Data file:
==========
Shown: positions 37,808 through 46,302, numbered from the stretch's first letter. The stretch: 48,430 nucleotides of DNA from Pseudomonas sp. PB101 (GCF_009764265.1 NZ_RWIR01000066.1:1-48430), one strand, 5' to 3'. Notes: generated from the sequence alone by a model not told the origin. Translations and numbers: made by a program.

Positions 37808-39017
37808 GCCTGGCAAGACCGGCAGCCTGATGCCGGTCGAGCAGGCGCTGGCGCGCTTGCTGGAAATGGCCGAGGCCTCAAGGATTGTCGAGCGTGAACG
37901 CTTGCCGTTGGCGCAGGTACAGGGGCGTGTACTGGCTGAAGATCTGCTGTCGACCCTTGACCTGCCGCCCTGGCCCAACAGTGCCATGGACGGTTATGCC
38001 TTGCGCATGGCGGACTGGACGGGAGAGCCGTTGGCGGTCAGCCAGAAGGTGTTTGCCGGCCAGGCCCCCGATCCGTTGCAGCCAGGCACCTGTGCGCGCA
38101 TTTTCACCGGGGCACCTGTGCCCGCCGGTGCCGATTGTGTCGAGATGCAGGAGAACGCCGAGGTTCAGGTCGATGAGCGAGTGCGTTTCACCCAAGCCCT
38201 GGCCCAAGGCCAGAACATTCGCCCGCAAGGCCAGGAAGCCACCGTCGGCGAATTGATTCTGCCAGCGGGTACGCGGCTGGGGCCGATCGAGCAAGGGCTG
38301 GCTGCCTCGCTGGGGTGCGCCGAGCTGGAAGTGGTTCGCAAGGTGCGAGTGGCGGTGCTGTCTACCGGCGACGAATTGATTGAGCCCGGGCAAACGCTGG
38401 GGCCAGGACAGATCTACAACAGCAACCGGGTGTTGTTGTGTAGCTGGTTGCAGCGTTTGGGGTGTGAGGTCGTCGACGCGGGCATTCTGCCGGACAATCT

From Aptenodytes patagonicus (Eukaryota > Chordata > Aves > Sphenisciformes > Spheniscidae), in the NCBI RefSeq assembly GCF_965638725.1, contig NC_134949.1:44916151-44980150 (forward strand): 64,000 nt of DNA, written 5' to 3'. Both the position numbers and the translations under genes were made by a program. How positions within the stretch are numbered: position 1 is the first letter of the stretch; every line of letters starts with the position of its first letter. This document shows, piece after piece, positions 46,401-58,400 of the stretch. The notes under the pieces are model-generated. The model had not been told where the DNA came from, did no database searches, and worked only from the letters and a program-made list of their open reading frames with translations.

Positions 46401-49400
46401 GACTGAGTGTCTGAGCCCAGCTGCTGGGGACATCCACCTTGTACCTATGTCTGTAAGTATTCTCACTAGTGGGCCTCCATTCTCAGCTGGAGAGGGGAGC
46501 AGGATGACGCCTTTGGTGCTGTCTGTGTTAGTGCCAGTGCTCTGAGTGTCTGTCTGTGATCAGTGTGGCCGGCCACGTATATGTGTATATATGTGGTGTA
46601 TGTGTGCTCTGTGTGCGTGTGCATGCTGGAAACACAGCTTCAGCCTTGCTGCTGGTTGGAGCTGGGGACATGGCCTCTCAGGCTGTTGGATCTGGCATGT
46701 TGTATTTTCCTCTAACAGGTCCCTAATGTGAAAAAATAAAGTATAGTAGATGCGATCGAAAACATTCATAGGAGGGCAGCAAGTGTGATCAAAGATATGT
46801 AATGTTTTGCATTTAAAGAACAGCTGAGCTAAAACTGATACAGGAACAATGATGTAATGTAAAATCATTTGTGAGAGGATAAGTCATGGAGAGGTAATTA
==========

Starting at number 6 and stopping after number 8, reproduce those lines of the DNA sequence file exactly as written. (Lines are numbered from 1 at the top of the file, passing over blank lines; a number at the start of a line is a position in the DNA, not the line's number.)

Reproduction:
38101 TTTTCACCGGGGCACCTGTGCCCGCCGGTGCCGATTGTGTCGAGATGCAGGAGAACGCCGAGGTTCAGGTCGATGAGCGAGTGCGTTTCACCCAAGCCCT
38201 GGCCCAAGGCCAGAACATTCGCCCGCAAGGCCAGGAAGCCACCGTCGGCGAATTGATTCTGCCAGCGGGTACGCGGCTGGGGCCGATCGAGCAAGGGCTG
38301 GCTGCCTCGCTGGGGTGCGCCGAGCTGGAAGTGGTTCGCAAGGTGCGAGTGGCGGTGCTGTCTACCGGCGACGAATTGATTGAGCCCGGGCAAACGCTGG